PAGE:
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Title: Challenging the boundaries of criminal justice and social policy : responses to priority offenders
Author: Disley, Emma Rose
Awarding Body: University of Oxford
Current Institution: University of Oxford
Date of Award: 2008
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This thesis examines the interaction of criminal justice policy and social policy within the Prolific and Priority Offenders Scheme (PPOS), a government initiative which aims to reduce offending by persistent offenders. The research on which this thesis is based takes an interpretative approach to social inquiry and employs a qualitative methodology. It examines the operation of four PPO Schemes in the Thames Valley through semi-structured interviews with 22 practitioners and 16 offenders, and participant observation of over 45 multi-agency meetings. The interaction between crime and social policy is explored through examination of three aspects of the PPOS: the coercion of offenders within the Schemes; the working practices and roles of the police and probation officers seconded to the Schemes; and the way in which information and intelligence is used and generated within the Schemes. The central argument of this thesis is that the widely-accepted idea that social policy is being ‘criminalised’ provides an inadequate account of the relationship between criminal justice and social policy in the PPOS. Rather, this Scheme evidences a merger of criminal justice and social welfare agendas, which includes elements of the ‘socialisation’ of crime policy in addition to elements of ‘criminalisation’ of social policy. Whilst the ultimate aim of the PPOS is to reduce crime, and whilst social welfare services such as health, housing and benefits are provided in pursuance of this aim, the ways in which these services are provided accords with the ethos and values of social policy. The idea of a merger of criminal justice and social policy has relevance beyond the PPOS, providing a framework for analysis of other contemporary criminal justice policies, and contributing to broader debates in criminology which have for so long been dominated by the ‘criminalisation’ thesis.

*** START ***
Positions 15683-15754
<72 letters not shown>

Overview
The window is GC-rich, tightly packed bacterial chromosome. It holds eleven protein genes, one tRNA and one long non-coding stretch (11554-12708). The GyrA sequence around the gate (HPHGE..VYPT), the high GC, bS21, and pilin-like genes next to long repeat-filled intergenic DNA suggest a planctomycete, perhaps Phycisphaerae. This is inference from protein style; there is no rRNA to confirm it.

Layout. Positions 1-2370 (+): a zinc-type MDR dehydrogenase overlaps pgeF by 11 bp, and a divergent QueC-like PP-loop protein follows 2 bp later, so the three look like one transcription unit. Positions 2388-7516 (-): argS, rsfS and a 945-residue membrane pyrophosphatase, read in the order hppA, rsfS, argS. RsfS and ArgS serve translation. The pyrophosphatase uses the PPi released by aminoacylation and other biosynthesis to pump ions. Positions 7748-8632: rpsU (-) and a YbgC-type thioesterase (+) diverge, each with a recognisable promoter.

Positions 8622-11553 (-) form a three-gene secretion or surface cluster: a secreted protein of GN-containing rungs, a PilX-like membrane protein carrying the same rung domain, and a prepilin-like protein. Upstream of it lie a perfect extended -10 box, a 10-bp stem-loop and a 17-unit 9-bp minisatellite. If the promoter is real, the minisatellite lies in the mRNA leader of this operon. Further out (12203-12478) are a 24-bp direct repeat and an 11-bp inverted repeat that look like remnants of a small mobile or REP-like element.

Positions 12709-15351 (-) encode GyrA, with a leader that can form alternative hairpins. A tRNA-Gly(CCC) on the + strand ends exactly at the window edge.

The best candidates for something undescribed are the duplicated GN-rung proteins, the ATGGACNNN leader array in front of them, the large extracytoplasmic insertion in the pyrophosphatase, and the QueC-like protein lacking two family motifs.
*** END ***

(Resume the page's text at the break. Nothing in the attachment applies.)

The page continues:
Supervisor: Hoyle, Carolyn ; Ashworth, Andrew Sponsor: Not available
Qualification Name: Thesis (Ph.D.) Qualification Level: Doctoral
EThOS ID:  DOI: Not available
Keywords: Criminology ? Crime,rehabilitation and desistance ; Criminology ? Crime Control Policy ; Criminology ; Evaluation of social policies,programmes and practice ; persistent offenders ; prolific offenders ; drugs and crime ; multi-agency working ; policing ; probation ; rehabilitation ; intelligence ; information sharing ; criminalisation of social policy ; criminal justice policy